The ride-hailing service providers, especially Uber and Lyft, have been expanding swiftly over the past five years. More prominently, Uber is currently acquiring the leading position at the global level. The multi-services provider comprising taxi services, food-delivery, and bicycle-sharing services following the similar trend used by Amazon to boom the e-commerce business.
Watching Uber’s continuously growing fame across the global market, its contender Lyft will publicize its first revenue report since its IPO. Market analysts polled by Bloomberg are anticipating that Lyft would notify regarding the adjustments over earnings loss of $17.12 per share.
Earnings period is diminishing and the ongoing week will follow the stagnant trend. Shareholders will be focusing on a few established businesses such as Marriot, Disney, Viacom, Papa John’s, Roku, and Anheuser-Busch InBev.
In the interim, the financial calendar remains moderate this week with the exemption of key CPI data to be announced by the end of this week. CPI data reveals the measure of the inflation rate, which will play an even more crucial role for key market contenders following the FOMC meeting held last week.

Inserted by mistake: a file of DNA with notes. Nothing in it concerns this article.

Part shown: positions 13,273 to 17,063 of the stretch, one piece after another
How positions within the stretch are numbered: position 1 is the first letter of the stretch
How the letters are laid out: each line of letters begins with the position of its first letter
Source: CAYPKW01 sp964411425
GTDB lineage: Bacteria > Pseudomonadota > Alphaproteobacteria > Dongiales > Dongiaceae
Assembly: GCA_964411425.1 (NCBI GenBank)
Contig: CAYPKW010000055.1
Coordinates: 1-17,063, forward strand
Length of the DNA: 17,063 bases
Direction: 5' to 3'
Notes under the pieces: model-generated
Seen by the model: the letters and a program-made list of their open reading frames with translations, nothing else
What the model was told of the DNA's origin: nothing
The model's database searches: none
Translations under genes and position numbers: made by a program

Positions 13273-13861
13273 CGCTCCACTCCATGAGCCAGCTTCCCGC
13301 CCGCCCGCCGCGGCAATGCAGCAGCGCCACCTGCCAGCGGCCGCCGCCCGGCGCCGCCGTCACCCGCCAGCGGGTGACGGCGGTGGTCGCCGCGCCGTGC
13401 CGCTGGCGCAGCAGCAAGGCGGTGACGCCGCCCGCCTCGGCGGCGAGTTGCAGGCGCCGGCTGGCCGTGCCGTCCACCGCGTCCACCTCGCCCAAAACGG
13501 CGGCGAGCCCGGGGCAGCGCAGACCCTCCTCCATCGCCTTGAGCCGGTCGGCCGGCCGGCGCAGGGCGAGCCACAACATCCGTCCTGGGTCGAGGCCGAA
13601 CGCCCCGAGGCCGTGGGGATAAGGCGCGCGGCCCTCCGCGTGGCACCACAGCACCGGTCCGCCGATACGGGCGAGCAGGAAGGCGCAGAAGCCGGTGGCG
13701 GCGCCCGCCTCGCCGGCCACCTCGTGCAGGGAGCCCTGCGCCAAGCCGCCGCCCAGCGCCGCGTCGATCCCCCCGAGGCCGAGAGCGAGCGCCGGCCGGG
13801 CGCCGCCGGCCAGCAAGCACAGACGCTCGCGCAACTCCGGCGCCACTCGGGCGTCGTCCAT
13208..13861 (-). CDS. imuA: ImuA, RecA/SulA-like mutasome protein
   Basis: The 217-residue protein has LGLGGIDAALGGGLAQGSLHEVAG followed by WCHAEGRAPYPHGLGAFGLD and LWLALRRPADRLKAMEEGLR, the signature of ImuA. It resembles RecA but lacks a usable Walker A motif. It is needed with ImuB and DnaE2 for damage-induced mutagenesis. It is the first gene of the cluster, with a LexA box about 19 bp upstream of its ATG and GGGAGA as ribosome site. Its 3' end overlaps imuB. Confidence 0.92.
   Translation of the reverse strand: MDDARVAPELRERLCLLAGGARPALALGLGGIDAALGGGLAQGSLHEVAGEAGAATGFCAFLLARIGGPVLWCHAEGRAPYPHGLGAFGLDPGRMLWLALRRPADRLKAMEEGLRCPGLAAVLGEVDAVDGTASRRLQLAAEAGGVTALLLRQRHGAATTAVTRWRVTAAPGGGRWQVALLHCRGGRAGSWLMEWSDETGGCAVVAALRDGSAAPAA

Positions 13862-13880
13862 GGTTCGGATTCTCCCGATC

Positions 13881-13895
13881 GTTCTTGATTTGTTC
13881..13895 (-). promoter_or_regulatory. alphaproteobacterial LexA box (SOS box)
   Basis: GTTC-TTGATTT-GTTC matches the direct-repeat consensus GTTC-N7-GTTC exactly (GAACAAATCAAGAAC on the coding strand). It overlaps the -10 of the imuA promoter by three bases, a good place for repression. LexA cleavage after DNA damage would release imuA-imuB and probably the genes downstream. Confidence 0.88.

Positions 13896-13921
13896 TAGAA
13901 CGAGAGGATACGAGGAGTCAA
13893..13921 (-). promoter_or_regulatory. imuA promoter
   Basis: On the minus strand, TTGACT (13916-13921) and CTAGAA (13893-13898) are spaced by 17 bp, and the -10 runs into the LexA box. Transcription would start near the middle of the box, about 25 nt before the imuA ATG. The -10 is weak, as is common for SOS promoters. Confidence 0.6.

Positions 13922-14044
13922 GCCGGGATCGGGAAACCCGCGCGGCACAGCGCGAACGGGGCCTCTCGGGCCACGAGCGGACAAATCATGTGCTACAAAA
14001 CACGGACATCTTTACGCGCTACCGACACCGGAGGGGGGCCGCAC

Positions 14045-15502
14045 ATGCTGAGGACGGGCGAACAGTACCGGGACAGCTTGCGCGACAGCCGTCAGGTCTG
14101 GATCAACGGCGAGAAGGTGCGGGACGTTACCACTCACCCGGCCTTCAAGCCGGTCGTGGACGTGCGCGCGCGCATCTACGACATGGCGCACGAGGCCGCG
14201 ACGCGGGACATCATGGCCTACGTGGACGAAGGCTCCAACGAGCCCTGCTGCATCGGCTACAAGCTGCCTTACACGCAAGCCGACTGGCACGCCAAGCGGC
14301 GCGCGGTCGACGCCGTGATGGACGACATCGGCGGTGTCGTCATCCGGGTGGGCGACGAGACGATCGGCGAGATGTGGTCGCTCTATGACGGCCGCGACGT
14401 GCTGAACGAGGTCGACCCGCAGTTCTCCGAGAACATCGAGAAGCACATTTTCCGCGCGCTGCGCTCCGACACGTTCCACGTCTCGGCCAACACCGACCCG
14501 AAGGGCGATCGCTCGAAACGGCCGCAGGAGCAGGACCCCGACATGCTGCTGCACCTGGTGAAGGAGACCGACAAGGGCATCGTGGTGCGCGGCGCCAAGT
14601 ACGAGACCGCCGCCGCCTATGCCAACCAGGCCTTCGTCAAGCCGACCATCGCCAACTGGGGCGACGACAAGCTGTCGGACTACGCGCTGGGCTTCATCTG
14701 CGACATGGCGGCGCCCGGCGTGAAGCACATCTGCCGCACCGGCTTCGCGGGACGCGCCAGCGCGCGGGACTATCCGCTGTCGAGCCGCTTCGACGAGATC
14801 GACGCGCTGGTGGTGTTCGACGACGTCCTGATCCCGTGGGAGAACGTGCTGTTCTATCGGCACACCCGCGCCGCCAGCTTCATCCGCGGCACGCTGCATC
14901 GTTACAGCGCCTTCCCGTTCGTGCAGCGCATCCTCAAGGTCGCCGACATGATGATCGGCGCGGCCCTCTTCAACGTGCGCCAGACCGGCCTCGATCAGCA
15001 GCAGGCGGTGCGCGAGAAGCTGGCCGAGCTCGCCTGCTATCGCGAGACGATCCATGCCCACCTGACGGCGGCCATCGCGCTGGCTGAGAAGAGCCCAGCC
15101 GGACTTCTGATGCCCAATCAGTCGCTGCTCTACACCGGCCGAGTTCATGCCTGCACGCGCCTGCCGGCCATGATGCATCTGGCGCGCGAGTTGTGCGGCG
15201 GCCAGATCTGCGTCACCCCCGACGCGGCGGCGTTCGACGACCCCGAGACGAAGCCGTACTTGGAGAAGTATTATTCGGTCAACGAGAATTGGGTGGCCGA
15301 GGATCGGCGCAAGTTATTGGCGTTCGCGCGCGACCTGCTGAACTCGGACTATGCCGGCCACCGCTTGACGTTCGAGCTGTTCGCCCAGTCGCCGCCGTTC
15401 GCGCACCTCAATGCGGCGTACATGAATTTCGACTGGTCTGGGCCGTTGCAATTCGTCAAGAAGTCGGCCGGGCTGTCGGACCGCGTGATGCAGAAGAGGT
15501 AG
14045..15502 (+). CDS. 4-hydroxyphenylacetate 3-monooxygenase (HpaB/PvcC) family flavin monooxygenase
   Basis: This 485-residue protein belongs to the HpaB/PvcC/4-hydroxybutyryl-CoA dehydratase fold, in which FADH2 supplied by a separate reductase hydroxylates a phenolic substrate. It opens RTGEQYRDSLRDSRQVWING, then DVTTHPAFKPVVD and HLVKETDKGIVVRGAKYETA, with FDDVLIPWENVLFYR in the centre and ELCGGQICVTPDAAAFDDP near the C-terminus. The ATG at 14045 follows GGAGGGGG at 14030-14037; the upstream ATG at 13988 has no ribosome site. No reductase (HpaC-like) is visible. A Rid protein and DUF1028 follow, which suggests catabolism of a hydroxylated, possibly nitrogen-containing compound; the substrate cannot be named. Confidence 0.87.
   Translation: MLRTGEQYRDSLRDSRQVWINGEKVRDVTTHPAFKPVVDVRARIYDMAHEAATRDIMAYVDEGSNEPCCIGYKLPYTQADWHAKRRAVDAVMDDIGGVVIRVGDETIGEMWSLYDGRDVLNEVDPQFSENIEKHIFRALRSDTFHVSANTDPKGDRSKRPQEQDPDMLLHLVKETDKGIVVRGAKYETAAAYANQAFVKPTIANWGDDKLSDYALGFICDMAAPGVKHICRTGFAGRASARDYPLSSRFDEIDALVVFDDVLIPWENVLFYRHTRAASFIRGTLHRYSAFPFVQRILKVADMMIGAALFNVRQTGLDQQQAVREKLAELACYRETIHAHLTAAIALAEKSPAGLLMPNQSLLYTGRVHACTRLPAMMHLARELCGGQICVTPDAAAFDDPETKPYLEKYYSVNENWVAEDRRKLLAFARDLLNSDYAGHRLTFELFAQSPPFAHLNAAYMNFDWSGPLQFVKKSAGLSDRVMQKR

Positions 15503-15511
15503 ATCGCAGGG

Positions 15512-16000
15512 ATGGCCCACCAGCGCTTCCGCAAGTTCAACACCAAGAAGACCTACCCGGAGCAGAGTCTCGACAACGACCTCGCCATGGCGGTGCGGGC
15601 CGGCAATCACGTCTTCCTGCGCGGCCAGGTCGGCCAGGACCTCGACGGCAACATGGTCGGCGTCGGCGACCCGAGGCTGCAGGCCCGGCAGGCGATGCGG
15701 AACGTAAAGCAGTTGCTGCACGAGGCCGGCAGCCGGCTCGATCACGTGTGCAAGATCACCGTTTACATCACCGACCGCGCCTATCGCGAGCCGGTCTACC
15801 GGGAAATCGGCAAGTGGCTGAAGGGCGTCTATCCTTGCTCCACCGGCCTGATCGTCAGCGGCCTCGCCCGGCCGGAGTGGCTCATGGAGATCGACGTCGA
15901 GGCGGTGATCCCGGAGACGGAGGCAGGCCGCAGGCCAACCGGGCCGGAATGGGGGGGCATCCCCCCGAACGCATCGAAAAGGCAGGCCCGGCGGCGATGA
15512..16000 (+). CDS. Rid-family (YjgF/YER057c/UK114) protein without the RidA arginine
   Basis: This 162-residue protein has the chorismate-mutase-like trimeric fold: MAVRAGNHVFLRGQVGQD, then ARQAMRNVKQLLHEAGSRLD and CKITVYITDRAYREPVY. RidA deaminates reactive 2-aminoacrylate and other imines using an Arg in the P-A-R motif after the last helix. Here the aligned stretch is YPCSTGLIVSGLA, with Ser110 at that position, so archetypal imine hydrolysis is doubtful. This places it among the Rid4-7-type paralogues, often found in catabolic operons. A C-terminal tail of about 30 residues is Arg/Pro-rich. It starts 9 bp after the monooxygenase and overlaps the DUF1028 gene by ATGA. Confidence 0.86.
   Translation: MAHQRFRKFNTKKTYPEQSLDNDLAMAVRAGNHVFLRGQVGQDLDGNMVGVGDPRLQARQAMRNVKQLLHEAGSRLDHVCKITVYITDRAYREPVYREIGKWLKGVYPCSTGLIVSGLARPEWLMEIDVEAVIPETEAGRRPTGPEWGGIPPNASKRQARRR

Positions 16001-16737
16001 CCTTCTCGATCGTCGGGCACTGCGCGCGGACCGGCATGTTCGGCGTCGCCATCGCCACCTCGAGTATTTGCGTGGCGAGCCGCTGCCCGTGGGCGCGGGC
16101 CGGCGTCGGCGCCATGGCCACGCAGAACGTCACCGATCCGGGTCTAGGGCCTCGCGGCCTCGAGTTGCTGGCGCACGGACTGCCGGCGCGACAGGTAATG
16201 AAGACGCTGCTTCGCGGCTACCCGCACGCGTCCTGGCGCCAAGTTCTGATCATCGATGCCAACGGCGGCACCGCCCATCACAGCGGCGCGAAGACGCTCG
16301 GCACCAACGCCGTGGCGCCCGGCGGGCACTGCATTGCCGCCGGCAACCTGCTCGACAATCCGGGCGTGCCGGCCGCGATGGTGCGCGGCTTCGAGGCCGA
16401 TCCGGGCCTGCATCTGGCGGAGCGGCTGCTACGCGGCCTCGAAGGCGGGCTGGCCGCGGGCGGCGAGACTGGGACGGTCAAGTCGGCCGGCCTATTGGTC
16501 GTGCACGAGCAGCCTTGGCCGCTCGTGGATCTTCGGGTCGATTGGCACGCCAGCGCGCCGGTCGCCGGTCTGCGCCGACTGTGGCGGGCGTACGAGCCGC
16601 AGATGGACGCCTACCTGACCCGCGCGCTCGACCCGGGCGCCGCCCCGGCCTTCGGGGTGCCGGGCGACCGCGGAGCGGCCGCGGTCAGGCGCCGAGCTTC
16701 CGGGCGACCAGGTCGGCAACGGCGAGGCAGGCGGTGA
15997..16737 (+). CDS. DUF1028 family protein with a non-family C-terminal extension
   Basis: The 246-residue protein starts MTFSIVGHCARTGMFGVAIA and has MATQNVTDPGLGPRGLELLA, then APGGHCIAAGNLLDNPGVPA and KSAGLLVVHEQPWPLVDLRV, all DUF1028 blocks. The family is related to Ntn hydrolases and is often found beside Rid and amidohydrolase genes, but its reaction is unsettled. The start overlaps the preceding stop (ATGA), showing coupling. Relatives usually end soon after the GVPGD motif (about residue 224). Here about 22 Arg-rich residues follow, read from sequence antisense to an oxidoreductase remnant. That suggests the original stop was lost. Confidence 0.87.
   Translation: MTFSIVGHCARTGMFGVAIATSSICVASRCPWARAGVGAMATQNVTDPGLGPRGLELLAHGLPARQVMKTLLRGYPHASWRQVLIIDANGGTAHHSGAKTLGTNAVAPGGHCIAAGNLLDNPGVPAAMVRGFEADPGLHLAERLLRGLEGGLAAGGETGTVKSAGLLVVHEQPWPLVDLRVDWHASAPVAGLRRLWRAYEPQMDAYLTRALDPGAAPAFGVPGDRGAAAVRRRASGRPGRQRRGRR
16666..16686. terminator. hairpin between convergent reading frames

According to Bloomberg’s compiled data, analysts are anticipating 0.2% of hike in core CPI since the month of March and 2.1% from the previous year.
On a similar note, where both the ride-hailing companies are trying to grab the global market by entering the IPO phase, their drivers are scheduling strikes over the inappropriate working conditions and lower incomes.
In a note, drivers mentioned about their demands involving livable income, job security, and restricting the companies’ commission to at most 15–20% of the total fares.
Concerning this, Uber and Lyft investors are urging the companies to further slash drivers’ income, discontinue incentive schemes, and switch to Driverless Cars as soon as possible. In their S1 filings, Lyft and Uber mentioned that they are already paying their drivers too much.